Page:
Psych Yourself Rich — Interview with Farnoosh Torabi

I had recently had a chance to interview Farnoosh Torabi about her new book, Psych Yourself Rich. Farnoosh is a personal finance writer and TV personality who has appeared on the Today Show, Bank of Mom and Dad, Wall Street Confidential, etc. As a big money-and-emotions person myself, her ideas appealed to me.

Here’s the interview.

Could you tell us a little bit about how you came to write Psych Yourself Rich, and who you believe would most benefit from the book?



While working closely the last two years with young adults and families suffering from financial setbacks, I often found myself playing the role of therapist, instead of money coach. I could sit there and give people as much technical advice about the best order to pay off your debt, how to make more money, how to save on certain items in their budget, etc., but without exploring the emotional issues these people had with money first, no improvements could ever be made.

I love how you talk about the term rich in the context life experience and behavior leanings, instead of joining in on the popular argument about whether or not $250,000 = rich. If someone had to pick one thing from your “formula for rich” to focus on first, what would that be, and why?



The first thing to focus on in that formula for rich is personal savings. To see your savings account grow you will not only be in a more secure place with your finances, but you’ll feel empowered and confident in that money relationship. You’ll be motivated to continue to make wise decisions with your money. It’s interesting…once I started getting into savings gear and would see my bank account grow I didn’t care for frivolous things anymore. I no longer obsessed over buying clothes and shoes. I would, instead, long for more meaningful things like buying a house or taking a vacation somewhere overseas.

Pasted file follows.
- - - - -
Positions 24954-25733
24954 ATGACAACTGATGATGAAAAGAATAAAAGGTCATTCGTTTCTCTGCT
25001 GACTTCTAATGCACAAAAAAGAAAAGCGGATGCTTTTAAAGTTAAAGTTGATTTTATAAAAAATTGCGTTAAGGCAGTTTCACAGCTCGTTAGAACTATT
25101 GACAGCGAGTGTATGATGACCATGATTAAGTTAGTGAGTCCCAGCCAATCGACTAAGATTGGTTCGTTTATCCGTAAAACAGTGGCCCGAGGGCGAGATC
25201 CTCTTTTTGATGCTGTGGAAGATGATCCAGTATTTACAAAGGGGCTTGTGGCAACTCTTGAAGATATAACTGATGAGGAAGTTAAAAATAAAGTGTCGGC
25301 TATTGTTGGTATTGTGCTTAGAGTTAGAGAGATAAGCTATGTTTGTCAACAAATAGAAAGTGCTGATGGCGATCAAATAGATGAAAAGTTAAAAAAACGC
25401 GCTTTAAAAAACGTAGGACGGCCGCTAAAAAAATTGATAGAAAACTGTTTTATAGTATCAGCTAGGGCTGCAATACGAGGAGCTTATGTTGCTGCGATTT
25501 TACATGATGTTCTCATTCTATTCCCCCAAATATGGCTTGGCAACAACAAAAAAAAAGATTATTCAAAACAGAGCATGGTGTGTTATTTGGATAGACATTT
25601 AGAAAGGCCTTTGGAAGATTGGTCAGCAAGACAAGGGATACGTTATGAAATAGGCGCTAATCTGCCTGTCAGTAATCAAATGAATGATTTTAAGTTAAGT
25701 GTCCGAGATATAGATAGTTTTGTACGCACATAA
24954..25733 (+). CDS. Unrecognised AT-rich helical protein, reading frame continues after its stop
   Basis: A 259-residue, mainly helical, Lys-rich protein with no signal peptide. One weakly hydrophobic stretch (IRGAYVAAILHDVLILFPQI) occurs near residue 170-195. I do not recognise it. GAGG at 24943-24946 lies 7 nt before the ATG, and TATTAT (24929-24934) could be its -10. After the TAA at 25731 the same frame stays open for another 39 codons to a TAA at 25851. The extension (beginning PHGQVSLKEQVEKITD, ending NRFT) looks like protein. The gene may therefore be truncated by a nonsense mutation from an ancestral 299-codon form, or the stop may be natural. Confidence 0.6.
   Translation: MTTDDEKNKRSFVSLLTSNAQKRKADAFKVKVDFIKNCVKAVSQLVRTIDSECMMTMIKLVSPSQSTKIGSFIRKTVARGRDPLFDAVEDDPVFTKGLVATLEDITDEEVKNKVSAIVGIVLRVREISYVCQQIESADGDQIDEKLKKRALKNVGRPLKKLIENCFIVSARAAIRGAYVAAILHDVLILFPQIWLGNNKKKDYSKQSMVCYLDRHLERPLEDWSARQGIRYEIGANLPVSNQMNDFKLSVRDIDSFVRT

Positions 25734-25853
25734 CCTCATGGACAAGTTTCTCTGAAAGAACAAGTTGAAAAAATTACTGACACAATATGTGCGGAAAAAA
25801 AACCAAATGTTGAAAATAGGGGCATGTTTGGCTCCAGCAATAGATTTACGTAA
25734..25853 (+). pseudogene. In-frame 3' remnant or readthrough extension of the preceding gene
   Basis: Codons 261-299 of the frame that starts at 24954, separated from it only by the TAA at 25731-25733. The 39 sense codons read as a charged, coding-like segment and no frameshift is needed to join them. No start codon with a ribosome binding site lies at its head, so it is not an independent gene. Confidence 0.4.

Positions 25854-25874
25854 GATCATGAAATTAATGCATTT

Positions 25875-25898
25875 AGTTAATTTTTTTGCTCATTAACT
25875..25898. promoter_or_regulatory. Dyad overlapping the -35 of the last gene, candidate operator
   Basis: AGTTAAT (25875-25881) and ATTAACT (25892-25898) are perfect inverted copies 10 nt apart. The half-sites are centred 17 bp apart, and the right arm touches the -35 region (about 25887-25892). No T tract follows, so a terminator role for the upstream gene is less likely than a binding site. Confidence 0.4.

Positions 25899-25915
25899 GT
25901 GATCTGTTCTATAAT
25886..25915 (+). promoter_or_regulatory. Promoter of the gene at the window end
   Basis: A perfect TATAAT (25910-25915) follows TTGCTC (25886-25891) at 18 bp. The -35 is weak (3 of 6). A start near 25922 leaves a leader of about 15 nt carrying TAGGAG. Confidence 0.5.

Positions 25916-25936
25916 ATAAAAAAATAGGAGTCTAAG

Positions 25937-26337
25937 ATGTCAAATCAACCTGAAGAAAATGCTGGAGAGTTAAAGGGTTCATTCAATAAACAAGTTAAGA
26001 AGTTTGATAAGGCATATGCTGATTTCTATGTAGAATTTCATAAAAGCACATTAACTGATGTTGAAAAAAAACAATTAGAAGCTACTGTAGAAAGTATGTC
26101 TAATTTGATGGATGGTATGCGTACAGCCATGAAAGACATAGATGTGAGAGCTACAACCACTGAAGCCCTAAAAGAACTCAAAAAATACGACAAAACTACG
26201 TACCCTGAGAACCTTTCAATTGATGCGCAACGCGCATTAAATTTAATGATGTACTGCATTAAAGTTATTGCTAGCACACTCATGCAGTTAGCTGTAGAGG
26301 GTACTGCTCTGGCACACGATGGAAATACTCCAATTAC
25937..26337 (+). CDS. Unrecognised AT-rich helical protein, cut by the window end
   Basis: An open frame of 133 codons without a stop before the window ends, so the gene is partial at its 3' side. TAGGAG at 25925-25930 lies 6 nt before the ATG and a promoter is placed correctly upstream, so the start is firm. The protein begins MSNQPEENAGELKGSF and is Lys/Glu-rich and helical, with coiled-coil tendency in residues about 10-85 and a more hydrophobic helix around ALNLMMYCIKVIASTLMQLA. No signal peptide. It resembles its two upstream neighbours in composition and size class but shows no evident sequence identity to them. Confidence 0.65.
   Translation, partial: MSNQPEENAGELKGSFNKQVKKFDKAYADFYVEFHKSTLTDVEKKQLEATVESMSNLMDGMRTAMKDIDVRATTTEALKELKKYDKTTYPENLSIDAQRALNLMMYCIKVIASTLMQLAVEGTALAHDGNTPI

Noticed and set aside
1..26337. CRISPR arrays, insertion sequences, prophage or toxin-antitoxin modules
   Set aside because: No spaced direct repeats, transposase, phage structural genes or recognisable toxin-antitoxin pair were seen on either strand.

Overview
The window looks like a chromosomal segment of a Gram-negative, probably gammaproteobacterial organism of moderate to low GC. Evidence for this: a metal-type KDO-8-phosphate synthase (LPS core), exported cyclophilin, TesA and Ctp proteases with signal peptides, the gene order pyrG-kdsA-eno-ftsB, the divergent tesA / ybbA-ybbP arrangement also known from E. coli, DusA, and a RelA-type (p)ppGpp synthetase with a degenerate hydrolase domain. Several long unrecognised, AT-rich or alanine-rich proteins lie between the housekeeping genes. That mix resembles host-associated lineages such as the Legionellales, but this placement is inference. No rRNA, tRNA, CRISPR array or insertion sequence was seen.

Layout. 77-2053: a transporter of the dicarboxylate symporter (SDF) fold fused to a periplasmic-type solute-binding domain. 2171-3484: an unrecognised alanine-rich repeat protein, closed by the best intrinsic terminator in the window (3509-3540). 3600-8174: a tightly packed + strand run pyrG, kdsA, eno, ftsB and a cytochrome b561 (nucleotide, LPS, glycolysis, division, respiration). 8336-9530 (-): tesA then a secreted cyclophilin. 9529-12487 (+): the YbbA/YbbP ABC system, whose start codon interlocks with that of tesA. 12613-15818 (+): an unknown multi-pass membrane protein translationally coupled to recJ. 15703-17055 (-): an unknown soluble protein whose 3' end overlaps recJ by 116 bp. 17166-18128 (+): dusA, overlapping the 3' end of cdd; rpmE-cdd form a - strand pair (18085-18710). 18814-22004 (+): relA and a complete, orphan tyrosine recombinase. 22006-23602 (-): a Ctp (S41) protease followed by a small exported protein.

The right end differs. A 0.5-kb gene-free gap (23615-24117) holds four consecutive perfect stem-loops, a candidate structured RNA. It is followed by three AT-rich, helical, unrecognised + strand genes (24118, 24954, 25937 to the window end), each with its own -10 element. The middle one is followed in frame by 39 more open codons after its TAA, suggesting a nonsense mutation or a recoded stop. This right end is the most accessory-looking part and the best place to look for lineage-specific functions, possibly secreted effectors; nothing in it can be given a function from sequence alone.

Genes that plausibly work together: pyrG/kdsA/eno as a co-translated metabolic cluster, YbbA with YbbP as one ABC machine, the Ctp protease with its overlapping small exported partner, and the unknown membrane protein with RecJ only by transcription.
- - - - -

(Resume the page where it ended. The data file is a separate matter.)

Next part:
I completely agree with your statement that “With defined ambitions, we suddenly don’t need or want many things that we previously may have coveted. The phrase having it all doesn’t literally mean having every material thing in the universe. It means having what you need and some things that you want and overall feeling very pleased and content with your life and your relationships in the long run.” Is there a story behind how you came to that conclusion?

I came to this conclusion in my personal life early on when I moved to Manhattan at 22. I quickly learned the truth about trade-offs in life. Living on a $40,000 a year salary in one of the most expensive cities in the world forces you to become very good at narrowing down your needs and wants. I wrote about this in my first book, You’re So Money. When you build a specific hierarchy of needs and wants based on your goals and your means, you won’t miss having all that other “stuff.”